There are several ways we as individuals and collectively as a group can empower and mobilize our grass roots population in South Sudan and in exile. Some of the things we can do to make a huge difference in the lives of our people include: (1) Empowerment through dialogue and interaction; (2) Empowerment through action; and (3) Empowerment through education and development. Nation building requires citizen participation and I call upon the Diasporas, especially members of South Sudan’s Jesh Hamar, to begin organizing yourselves and be willing to return home to teach our people about the importance of peaceful protests and letter writing. Educational dialogue through actions such as public speaking engagement, workshop, and forum on social, political, and economic issues can be another empowerment tool of action. Most importantly, education of our youth must be our long term goal and solution because it is only through education that we can compete regionally and globally, resulting in economic viability and sustainability. Delegation of powers to the grass roots population, especially now that we have a democratic election coming up in 2015, will be a crucial tool of empowerment.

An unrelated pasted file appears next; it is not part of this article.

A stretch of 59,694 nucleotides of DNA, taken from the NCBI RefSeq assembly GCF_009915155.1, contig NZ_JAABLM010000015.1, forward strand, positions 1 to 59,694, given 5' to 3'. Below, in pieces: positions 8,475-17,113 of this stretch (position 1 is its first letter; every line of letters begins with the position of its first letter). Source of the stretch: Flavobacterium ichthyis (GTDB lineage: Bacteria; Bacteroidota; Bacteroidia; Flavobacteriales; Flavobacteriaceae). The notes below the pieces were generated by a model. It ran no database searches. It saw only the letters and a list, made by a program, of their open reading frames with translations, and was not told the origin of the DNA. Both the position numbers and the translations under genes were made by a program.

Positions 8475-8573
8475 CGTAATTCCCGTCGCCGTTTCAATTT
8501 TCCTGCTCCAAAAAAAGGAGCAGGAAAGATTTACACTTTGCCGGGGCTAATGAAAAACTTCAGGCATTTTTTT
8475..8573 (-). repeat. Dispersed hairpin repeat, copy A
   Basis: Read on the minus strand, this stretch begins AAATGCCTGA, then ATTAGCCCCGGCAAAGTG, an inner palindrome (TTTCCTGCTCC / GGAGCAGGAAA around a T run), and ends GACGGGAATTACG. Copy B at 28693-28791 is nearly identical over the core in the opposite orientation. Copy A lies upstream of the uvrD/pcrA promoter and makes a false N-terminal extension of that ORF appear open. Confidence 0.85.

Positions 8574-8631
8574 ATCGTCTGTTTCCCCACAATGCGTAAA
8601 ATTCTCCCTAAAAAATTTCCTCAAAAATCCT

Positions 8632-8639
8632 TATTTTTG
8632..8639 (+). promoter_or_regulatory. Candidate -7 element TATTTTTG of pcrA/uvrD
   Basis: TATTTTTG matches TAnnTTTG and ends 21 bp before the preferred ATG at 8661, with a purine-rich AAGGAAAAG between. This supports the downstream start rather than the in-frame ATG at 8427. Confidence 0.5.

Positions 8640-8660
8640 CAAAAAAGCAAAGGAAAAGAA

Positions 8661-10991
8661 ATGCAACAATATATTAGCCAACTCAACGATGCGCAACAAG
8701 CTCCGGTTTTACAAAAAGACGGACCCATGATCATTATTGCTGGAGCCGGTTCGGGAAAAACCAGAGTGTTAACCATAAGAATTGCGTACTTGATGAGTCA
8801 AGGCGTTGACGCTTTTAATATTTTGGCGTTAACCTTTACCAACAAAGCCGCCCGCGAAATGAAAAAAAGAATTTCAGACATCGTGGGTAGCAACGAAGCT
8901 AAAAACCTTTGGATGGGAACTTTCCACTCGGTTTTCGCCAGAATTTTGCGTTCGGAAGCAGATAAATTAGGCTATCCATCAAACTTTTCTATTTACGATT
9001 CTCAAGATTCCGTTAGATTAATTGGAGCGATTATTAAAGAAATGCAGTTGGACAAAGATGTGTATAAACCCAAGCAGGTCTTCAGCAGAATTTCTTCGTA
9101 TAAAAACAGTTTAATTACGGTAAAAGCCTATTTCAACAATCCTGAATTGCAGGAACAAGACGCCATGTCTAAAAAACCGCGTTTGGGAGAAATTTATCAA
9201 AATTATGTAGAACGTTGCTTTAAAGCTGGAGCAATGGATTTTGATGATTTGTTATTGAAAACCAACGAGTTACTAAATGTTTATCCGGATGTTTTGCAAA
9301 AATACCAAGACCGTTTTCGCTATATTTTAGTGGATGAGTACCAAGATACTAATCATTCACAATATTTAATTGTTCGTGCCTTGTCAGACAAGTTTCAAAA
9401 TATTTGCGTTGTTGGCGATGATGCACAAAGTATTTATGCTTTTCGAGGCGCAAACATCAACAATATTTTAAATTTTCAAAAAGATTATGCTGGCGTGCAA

Peace-Building & Reconciliation

John Dau’s (Dhieu Deng Leek) led the Ambassador Group, a peace-making membership group composed of residents and citizens of the USA, who are members of various South Sudanese tribes that travel annually to Jonglei State to teach peace and reconciliation skills. These peace-loving citizens of Jonglei State are an excellent example of Diaspora Peace-building groups that must be expanded to all 10 states of South Sudan, and there are no excuses not to join these groups now. In response to the need for peace, food security, and education in Jonglei State, members of the US-based Jonglei Peace of Neighbors and Jonglei Peace Initiative have already held rallies in all 11 counties of Jonglei State. Topics of their concerns included unity, peace, child abduction, cattle raiding, human rights violations, and obstruction of justice. You can read more about their recent peace tour on the link below: http://blog.lirs.org/our-urgent-mission-is-to-stop-the-killing-peace-of-neighbors-unveils-report-on-south-sudans-jonglei-state/

Nation-Building through development